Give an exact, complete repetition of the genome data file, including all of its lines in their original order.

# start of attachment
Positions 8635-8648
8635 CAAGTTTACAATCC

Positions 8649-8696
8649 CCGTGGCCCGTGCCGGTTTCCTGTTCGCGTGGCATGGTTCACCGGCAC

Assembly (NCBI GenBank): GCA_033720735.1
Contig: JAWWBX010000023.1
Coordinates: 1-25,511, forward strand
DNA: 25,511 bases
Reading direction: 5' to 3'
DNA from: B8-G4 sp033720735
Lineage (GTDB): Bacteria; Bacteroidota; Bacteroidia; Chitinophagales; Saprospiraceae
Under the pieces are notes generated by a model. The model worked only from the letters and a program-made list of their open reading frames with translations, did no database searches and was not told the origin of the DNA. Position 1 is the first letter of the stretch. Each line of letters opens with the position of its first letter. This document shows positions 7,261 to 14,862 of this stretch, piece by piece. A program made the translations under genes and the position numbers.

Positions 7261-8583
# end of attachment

Positions 8635-8648
8635 CAAGTTTACAATCC

Positions 8649-8696
8649 CCGTGGCCCGTGCCGGTTTCCTGTTCGCGTGGCATGGTTCACCGGCAC

Assembly (NCBI GenBank): GCA_033720735.1
Contig: JAWWBX010000023.1
Coordinates: 1-25,511, forward strand
DNA: 25,511 bases
Reading direction: 5' to 3'
DNA from: B8-G4 sp033720735
Lineage (GTDB): Bacteria; Bacteroidota; Bacteroidia; Chitinophagales; Saprospiraceae
Under the pieces are notes generated by a model. The model worked only from the letters and a program-made list of their open reading frames with translations, did no database searches and was not told the origin of the DNA. Position 1 is the first letter of the stretch. Each line of letters opens with the position of its first letter. This document shows positions 7,261 to 14,862 of this stretch, piece by piece. A program made the translations under genes and the position numbers.

Positions 7261-8583